The Sony A9ii with the FE100-400mm f4.5-5.6, a review of sorts.
The approach to this short piece is not one of a review per se. In other words if you are looking for a scientific/mathematical/technically based, for me a generally boring) review, this is probably not the one you want. The approach here can be said to be a “hands on experience based in-the-field” look at this camera and lens combination while shooting mainly wildlife with a small amount of landscape.
The reviewers comments and body specifications as a good start
The Sony Alpha a9 II is a sports-oriented full-frame mirrorless camera. It features a 24MP stacked CMOS sensor which permits 20 fps burst shooting without the 'blackout' found on traditional DSLRs courtesy of its electronic shutter (it can shoot at 10 fps with its mechanical shutter). Its 693-point phase-detect covering 93% of the image area and features Sony's latest Real-Time Tracking system. The camera has an ISO range of 50-204,800 when fully expanded and 14-bit uncompressed Raws can be saved. It can also record oversampled UHD 4K video. The redesigned magnesium alloy body, reminiscent of the a7R IV, is weather-sealed, has onboard 5-axis image stabilization, and offers two dials plus a joystick for selecting an AF point. The large EVF has 3.7 million dots and the tilting 3" LCD is touch-enabled. The a9 sports two SD card slots (both support UHS-II media) plus Gigabit Ethernet and USB 3.2 ports allowing users to transfer files over FTP (even in the background). Sony has updated its Wi-Fi system to support the 5Ghz band. The camera can store up to seven sets of camera and FTP settings, allowing for multiple photographers to use the same body the way they want.
|Body type||SLR-style mirrorless|
|Max resolution||6000 x 4000|
|Effective pixels||24 megapixels|
|Sensor size||Full frame (35.6 x 23.8 mm)|
|ISO||Auto, ISO 100-51200 (expands to 50-204800)|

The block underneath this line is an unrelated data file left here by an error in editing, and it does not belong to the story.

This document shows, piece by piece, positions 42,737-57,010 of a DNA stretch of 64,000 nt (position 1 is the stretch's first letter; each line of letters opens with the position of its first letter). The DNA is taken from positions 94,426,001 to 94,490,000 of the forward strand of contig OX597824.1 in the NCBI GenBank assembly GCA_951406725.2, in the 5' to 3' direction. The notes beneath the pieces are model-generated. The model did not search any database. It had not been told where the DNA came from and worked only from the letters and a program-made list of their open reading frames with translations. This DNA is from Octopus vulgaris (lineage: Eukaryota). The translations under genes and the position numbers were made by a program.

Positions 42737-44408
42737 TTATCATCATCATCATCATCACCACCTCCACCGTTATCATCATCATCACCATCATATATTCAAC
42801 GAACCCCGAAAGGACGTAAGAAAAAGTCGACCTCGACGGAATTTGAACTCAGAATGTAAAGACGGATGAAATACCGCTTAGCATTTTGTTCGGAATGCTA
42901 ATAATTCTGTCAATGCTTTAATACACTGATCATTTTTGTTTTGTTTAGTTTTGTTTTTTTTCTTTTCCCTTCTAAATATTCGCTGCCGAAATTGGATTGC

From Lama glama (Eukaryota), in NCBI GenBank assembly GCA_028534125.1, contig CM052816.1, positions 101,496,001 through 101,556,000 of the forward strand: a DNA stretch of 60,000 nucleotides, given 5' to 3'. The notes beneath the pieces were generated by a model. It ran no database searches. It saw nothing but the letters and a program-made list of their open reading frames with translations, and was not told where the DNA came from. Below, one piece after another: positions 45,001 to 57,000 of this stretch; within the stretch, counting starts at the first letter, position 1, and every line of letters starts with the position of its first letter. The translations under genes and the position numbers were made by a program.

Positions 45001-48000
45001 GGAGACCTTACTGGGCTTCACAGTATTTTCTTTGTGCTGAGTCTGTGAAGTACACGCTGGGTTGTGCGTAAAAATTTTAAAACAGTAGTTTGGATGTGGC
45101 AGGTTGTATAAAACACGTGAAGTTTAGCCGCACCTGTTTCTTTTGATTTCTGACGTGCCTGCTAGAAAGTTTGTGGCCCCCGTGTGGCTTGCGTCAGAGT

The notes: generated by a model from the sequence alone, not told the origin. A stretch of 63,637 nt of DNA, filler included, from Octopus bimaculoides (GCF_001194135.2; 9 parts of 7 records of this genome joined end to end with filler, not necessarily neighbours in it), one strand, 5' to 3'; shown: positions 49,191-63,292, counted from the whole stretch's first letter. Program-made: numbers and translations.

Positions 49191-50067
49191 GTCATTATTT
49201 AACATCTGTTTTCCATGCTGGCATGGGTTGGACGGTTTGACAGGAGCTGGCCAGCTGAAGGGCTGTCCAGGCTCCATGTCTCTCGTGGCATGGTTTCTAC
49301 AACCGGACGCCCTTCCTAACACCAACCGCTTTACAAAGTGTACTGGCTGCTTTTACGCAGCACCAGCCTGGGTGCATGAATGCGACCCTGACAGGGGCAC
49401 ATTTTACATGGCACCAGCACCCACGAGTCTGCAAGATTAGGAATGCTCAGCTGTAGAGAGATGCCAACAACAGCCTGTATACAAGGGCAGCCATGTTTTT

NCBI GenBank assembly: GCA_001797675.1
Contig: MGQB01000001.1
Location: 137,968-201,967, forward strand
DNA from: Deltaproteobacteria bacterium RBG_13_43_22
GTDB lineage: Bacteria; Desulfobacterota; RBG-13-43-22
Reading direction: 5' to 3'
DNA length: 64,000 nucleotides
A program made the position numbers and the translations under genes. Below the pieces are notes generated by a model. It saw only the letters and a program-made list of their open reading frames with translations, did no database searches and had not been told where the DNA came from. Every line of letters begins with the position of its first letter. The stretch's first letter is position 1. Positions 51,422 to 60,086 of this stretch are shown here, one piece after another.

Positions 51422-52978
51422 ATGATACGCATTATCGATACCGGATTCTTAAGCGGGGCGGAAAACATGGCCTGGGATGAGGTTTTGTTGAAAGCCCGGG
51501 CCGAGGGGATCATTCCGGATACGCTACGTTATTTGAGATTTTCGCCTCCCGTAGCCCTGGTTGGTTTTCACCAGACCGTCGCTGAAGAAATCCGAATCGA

|Lens mount||Sony E|
|Focal length mult.||1×|
|Max shutter speed||1/8000 sec|
|Format||MPEG-4, AVCHD, H.264|
|Storage types||Dual SD/SDHC/SDXC slots (UHS-II compatible)|
|USB||USB 3.2 Gen 1 (5 GBit/sec)|
|Weight (inc. batteries)||678 g (1.49 lb / 23.92 oz)|
|Dimensions||129 x 96 x 76 mm (5.08 x 3.78 x 2.99″)|
Comments on this camera
The size and weight of this camera can only be described as most impressive and that goes for the lens with which it was tested as well. So if you’re a size/weight fan, this piece of equipment certainly delivers. Small caution for those with large hands, it may slightly lack hand feel, especially as the buttons are small and have tiny releases.
The battery life is very impressive. The expectations were that this would not be the case. Used as I normally would, which means shooting and a limited look at histograms and a few image reviews in the field, made for no battery issues so no concerns there at all.
The external layout of this camera body is really good and the buttons make for what counts in the field easy to use and to make changes under pressure i.e. shooting mode, aperture, speed, ISO and exposure compensation, all able to be changed without taking your eye from the viewfinder. The user friendliness of the menu structure takes some getting used to but it’s all there. The custom menu buttons are very well located externally.